previous next

[199] The enemy, in apparently strong force, was plainly visible on both sides of Flint river (an inconsiderable stream at this point), in a westerly direction from where we halted, and distant from a thousand to fifteen hundred yards. The column was closed up, faced to the right, skirmishers were thrown forward, and hasty preparations made for commencing, at the proper time, the battle of Jonesboroa, Georgia.

The troops were advanced to a position parallel with and about two hundred yards west of the railroad, and immediately began strengthening the line with logs, rails, and such other material as could be procured at hand, without tools of any kind. The skirmish line was about a hundred and fifty yards in advance of the main line, and had already begun to exchange frequent shots with the enemy, who was in easy Enfield range of their position. A hasty reconnoissance revealed the fact that the enemy was strongly posted on the crest of an irregular ridge, and that his position was rendered still stronger by a line of breastworks, which he had thrown up before our arrival, and upon which he was still at work.

Our order of battle was in two lines. The first was a continuous line, and was composed of three brigades from each division; the second was comprised of one brigade from each division, posted about two hundred yards in rear of the first-at least this was the disposition in my own command-and, shortly before going into action, I was directed by the Lieutenant-General commanding the corps to relinquish the command of my supporting line to Major-General Clayton and to devote myself exclusively to the three brigades in the first line. These were Sharp's, Deas', and Brantley's, from right to left in the order named. At the same time it was explained to me by Lieutenant-General Lee that his eorps — of which my division composed the right — was not to attack until Cleburne, commanding Hardee's corps on the left, had hotly engaged the enemy at close range in his front. Preparations for the'attack having been completed throughout the corps, the division commanders assembled at the side of General Lee, awaiting the report of small arms ont Cleburne's line and the signal from the corps commander for the action to begin on our part.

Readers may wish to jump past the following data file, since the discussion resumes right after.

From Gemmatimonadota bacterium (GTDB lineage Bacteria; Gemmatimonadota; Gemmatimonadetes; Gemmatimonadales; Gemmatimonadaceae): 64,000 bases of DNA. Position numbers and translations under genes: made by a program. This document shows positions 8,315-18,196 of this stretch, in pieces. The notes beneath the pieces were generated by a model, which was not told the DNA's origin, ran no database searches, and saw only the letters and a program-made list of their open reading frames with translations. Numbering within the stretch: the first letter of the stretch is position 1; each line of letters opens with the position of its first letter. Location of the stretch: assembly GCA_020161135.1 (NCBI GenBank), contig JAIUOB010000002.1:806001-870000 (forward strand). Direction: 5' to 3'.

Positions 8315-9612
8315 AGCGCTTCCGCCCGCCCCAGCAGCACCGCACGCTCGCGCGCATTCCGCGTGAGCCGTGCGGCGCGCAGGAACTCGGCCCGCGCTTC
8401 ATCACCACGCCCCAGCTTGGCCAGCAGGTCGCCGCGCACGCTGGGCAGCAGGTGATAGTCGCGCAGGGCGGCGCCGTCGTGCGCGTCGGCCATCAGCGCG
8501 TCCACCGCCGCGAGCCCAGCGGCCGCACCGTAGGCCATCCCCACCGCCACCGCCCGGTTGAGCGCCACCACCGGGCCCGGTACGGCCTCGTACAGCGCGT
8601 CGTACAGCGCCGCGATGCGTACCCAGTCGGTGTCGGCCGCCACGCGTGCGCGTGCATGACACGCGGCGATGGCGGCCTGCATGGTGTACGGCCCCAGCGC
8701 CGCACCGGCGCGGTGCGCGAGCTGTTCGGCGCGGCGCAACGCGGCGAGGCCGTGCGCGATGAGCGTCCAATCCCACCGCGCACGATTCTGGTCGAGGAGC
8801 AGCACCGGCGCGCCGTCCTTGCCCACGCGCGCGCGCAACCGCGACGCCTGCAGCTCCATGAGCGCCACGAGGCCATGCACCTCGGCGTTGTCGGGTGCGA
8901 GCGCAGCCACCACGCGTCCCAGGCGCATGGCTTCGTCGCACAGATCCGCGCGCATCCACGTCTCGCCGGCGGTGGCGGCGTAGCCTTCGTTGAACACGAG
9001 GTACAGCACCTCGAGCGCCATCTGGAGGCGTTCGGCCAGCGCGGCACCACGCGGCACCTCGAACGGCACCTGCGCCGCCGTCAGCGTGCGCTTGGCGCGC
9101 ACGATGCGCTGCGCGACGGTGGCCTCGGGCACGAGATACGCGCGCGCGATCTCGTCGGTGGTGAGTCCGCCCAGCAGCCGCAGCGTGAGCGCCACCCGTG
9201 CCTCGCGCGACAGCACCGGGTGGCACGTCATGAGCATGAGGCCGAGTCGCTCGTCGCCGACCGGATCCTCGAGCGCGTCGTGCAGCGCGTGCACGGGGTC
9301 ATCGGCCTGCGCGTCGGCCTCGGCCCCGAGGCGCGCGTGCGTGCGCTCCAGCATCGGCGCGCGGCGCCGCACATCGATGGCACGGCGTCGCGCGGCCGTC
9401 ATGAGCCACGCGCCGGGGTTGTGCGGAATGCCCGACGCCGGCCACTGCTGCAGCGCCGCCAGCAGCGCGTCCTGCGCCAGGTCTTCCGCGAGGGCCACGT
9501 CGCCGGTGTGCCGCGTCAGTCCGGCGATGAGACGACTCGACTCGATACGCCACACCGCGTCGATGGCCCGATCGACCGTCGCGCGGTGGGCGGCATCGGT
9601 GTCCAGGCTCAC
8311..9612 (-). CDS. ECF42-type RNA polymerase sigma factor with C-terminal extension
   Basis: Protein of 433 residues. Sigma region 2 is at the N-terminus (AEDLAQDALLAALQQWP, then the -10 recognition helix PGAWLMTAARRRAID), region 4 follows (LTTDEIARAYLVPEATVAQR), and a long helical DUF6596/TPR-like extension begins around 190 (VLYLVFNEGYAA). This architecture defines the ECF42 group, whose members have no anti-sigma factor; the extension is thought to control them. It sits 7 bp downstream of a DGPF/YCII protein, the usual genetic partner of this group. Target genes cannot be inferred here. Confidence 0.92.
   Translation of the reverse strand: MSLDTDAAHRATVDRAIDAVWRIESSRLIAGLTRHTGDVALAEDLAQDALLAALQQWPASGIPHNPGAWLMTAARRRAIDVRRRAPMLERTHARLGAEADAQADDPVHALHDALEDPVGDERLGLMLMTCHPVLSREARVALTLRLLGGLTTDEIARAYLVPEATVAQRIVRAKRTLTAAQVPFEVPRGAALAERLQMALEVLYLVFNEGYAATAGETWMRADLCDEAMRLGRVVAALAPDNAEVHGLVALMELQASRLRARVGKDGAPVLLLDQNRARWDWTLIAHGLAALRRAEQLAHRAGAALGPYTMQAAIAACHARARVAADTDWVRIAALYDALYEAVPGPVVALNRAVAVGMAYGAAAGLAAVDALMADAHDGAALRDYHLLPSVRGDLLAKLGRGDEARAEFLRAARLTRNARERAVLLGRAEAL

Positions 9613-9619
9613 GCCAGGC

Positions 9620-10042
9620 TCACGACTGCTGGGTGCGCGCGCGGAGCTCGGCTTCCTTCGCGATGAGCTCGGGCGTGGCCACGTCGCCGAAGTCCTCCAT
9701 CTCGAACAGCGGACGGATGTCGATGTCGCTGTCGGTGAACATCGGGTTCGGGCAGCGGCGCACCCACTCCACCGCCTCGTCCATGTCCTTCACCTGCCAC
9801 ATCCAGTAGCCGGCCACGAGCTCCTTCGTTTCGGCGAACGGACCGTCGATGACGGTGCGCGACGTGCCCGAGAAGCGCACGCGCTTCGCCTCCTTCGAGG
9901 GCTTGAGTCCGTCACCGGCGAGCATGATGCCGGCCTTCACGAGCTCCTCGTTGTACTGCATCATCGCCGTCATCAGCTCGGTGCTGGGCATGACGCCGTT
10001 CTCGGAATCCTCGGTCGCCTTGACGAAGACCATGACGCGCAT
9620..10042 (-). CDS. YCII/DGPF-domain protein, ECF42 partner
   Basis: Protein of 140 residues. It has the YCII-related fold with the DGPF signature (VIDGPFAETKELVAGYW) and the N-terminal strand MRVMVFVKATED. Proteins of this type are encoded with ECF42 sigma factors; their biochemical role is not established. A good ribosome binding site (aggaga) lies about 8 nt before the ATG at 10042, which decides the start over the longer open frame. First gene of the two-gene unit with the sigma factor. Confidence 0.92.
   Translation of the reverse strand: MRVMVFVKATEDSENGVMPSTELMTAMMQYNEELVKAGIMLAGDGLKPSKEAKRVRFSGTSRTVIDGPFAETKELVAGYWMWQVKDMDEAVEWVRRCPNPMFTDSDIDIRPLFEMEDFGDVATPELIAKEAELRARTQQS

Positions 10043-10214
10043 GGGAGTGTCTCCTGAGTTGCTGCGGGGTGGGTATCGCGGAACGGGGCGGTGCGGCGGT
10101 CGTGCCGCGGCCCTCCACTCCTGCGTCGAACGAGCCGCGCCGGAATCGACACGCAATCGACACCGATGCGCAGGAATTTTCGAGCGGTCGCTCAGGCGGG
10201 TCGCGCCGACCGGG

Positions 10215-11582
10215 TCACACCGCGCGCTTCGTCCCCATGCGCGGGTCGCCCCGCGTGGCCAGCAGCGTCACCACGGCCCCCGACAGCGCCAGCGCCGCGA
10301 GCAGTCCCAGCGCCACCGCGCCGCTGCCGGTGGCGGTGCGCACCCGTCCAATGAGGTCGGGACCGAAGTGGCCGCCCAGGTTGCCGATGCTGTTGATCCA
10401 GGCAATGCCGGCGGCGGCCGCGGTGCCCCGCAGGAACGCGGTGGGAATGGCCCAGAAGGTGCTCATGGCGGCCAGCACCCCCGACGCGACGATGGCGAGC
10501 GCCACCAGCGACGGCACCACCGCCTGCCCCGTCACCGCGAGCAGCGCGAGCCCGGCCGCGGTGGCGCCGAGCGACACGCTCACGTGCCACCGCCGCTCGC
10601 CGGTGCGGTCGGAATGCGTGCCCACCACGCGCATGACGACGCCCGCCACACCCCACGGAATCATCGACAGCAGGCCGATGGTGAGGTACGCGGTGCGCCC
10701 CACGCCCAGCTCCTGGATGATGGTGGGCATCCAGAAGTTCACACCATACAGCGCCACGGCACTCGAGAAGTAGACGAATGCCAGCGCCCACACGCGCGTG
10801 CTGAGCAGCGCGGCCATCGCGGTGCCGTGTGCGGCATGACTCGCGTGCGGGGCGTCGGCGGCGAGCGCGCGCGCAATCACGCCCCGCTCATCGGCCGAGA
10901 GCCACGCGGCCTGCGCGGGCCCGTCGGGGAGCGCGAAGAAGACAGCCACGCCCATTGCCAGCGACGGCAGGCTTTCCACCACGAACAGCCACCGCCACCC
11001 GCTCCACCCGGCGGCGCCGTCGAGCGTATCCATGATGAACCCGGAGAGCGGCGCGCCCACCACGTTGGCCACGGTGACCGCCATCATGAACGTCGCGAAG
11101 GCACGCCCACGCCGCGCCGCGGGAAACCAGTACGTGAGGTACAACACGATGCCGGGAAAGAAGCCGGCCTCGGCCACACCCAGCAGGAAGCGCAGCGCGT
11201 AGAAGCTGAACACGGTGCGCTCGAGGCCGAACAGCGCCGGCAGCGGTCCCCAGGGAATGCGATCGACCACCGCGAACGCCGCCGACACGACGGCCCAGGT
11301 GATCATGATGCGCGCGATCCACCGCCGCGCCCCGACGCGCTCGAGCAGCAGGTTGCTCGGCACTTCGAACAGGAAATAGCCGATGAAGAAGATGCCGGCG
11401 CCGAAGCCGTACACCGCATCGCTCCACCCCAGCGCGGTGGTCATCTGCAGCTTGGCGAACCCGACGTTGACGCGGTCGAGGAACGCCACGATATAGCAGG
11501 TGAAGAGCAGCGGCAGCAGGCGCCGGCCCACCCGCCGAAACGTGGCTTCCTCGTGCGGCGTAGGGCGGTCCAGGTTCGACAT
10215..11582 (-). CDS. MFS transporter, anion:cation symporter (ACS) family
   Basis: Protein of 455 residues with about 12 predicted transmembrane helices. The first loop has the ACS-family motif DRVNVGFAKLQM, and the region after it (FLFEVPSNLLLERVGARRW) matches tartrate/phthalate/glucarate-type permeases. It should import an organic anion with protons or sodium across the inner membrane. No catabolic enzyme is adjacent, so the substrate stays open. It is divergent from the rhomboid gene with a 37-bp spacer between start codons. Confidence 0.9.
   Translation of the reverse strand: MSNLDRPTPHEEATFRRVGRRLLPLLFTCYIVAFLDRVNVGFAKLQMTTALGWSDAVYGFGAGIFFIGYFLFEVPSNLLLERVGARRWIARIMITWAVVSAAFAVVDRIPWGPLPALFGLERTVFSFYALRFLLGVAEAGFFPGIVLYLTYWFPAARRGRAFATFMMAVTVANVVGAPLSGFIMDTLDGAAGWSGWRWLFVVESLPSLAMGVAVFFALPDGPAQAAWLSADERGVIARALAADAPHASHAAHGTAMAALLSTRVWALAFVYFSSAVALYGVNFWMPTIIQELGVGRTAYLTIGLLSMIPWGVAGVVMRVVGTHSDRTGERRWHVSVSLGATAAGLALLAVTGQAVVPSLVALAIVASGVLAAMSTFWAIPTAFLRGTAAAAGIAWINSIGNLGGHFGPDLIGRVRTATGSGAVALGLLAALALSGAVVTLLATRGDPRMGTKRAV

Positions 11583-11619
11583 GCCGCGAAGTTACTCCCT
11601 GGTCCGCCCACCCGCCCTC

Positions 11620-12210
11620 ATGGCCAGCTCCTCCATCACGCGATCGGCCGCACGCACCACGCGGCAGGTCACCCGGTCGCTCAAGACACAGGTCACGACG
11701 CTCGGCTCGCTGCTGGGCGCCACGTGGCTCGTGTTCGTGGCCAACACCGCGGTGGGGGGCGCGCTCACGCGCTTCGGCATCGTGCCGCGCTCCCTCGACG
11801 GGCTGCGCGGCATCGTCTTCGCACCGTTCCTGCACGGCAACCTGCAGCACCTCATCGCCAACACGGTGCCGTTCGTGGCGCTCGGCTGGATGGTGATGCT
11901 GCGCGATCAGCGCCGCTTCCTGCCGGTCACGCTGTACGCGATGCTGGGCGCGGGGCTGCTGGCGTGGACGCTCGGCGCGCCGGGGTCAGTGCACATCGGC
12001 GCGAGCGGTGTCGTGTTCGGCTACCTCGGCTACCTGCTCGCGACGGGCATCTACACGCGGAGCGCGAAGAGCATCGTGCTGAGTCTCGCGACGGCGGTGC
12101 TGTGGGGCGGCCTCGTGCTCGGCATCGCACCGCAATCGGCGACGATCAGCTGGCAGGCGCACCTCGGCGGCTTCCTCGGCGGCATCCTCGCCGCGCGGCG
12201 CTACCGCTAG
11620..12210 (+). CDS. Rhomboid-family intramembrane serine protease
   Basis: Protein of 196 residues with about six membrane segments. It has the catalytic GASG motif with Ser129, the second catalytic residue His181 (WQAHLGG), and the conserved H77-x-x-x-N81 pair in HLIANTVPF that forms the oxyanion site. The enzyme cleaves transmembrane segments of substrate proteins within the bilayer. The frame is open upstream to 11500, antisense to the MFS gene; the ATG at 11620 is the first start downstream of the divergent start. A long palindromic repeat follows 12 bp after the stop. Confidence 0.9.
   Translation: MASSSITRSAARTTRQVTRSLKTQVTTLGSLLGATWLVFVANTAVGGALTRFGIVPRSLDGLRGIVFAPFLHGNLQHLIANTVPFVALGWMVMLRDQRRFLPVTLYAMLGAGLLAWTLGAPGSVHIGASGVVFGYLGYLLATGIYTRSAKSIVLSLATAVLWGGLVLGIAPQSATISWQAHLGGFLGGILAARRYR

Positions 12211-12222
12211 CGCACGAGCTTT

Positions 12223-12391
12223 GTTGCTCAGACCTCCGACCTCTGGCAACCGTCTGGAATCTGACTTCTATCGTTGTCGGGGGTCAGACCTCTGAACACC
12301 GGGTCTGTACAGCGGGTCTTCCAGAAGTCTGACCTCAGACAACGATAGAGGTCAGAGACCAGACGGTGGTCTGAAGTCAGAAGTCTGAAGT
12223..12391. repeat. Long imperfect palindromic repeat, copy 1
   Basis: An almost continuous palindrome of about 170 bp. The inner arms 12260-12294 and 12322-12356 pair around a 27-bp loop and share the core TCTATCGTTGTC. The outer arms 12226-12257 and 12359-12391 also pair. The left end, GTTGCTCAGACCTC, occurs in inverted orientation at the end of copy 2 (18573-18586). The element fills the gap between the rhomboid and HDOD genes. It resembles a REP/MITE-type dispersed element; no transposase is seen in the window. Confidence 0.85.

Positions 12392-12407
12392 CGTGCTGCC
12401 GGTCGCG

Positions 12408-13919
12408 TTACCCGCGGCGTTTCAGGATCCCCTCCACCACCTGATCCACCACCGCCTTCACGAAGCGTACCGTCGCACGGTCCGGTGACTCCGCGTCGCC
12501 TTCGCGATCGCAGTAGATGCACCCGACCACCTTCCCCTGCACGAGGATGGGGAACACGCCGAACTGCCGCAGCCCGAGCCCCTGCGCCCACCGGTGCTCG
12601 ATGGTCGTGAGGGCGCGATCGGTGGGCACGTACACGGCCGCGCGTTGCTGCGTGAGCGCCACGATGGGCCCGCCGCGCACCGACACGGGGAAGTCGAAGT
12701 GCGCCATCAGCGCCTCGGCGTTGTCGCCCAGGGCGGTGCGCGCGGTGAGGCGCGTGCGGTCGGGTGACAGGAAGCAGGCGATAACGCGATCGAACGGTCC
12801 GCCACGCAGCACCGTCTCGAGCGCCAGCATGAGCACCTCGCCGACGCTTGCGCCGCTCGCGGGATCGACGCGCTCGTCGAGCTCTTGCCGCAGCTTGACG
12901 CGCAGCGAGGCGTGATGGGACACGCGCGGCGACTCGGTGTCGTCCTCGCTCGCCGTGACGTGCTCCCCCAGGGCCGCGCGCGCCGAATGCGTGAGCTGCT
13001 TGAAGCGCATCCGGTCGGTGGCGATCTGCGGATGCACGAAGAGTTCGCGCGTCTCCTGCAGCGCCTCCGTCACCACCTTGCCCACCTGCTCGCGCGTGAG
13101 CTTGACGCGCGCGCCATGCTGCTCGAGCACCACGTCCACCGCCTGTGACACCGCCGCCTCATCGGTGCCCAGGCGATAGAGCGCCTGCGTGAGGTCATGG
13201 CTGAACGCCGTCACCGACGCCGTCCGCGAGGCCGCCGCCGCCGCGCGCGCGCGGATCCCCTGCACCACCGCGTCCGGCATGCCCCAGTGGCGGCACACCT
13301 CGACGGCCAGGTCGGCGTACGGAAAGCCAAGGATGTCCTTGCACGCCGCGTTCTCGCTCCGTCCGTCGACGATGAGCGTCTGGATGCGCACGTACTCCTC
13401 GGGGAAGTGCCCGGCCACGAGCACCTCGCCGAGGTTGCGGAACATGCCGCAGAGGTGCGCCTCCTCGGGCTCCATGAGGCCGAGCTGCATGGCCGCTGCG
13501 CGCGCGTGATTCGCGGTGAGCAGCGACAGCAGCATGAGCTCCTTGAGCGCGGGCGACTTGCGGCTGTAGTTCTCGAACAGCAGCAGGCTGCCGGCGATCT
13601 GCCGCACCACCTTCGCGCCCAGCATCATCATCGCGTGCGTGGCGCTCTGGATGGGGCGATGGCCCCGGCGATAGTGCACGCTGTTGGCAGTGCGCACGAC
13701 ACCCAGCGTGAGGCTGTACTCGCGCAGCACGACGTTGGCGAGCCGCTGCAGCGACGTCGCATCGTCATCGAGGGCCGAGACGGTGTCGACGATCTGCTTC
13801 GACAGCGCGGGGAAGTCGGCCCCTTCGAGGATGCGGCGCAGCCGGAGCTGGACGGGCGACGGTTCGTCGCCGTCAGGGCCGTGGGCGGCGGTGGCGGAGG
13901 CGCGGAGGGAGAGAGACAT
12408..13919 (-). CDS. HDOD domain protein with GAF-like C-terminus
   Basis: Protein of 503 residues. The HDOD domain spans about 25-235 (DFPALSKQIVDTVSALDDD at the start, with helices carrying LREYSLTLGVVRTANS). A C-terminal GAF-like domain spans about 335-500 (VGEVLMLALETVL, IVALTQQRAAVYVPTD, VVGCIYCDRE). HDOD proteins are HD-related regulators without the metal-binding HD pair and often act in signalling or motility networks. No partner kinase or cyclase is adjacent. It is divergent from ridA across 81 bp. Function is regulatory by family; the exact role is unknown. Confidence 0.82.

At about 2:20 P. M., the quick and heavy rattle of musketry on Cleburne's line, mingled with the rapid discharges of artillery in

Creative Commons License
This work is licensed under a Creative Commons Attribution-ShareAlike 3.0 United States License.

An XML version of this text is available for download, with the additional restriction that you offer Perseus any modifications you make. Perseus provides credit for all accepted changes, storing new additions in a versioning system.

hide Places (automatically extracted)

View a map of the most frequently mentioned places in this document.

Sort places alphabetically, as they appear on the page, by frequency
Click on a place to search for it in this document.
Jonesboro (Illinois, United States) (1)
Flint (Georgia, United States) (1)
Enfield (Massachusetts, United States) (1)

Download Pleiades ancient places geospacial dataset for this text.

hide People (automatically extracted)
Sort people alphabetically, as they appear on the page, by frequency
Click on a person to search for him/her in this document.
Cleburne (3)
R. E. Lee (2)
Sharp (1)
Hardee (1)
H. B. Deas (1)
Clayton (1)
Brantley (1)
hide Display Preferences
Greek Display:
Arabic Display:
View by Default:
Browse Bar: